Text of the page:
Until then, I will have to be happy with the spoils I’ve won thus far. And though they may total one, and in the cash equivalency department fall about $999,850.00 short of the Publisher’s Clearing House bounty, the winnings have been plentiful:

That’s right, bitches. You’re looking at the second place winner of the Oren's Daily Roast Proof of a Superior Bean Sweepstakes. A three-month supply of gourmet coffee. You know what Kathi Nakao drinks? Folgers. What a loser.

Monday, January 12, 2009

Ripped From the Headlines

I don’t think it’s a stretch to say that it’s every boy’s dream to one day end up in the society pages. To be included with those regal personages oozing glitz and glamour, to be privy, nay included in a world most rarely see let alone travel. A culture above such pedantic creations like paninis and the Oxygen network, where barons and celebrities co-mingle, raising funds for children and other ailments of society, or just blowing off steam after a hard day of sailing. These are the important people, the beautiful people, all festooned with baubles and smelling of brandy and expensive woods. You think, “If only some day I could have this sort of impact on the world. To have the money, the power, the influence to affect change – to be noticed and truly appreciated. Yes, if my moment ever arrives, I will be ready. I will embrace it, and I will let the world know that I, Daniel Murphy, grew up to be somebody.”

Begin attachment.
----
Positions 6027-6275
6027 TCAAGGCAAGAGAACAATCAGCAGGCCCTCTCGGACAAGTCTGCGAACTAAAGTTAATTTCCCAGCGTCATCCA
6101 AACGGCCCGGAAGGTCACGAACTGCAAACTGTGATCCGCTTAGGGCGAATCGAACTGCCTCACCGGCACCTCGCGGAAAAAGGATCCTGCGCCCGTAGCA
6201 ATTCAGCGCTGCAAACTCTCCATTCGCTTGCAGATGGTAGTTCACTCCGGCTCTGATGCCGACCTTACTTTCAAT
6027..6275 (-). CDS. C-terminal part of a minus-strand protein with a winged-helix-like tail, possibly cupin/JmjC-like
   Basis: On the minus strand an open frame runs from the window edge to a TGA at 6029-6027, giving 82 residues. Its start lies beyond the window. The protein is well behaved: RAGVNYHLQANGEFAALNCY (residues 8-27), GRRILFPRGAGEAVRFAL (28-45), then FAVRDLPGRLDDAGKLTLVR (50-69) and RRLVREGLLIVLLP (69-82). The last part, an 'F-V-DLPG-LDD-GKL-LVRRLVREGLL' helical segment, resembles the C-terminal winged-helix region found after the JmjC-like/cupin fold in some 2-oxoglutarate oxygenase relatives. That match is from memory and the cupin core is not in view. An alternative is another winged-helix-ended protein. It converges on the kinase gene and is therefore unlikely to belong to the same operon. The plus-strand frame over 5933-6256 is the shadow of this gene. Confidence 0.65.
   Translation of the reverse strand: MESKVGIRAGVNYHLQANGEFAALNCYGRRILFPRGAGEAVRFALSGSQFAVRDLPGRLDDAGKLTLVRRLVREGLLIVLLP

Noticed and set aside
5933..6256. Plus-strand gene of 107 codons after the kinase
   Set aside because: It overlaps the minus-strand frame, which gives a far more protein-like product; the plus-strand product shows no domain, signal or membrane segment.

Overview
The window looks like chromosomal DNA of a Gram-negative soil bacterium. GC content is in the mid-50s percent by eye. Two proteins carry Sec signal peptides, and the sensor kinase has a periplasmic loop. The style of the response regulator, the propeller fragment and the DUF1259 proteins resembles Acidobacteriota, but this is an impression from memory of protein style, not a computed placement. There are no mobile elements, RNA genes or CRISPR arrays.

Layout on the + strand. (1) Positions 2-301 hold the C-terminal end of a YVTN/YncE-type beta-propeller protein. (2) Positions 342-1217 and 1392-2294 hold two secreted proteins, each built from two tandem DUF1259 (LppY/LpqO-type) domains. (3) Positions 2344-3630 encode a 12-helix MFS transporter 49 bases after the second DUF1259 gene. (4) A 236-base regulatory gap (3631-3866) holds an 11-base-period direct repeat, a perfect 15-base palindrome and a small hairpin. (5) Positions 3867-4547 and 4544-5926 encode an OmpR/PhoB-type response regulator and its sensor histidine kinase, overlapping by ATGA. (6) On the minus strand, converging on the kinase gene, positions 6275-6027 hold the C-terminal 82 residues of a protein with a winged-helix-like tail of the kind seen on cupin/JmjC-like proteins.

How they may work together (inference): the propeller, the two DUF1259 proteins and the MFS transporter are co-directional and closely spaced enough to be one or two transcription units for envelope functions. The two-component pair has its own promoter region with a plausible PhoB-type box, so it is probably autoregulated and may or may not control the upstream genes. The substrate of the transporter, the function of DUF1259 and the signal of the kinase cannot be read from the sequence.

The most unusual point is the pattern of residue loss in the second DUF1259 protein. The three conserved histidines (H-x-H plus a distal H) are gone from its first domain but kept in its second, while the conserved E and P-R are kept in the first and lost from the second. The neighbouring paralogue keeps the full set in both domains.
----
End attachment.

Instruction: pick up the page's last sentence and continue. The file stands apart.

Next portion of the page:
Wednesday, January 7, 2009

The Curious Case of My Disappearing $19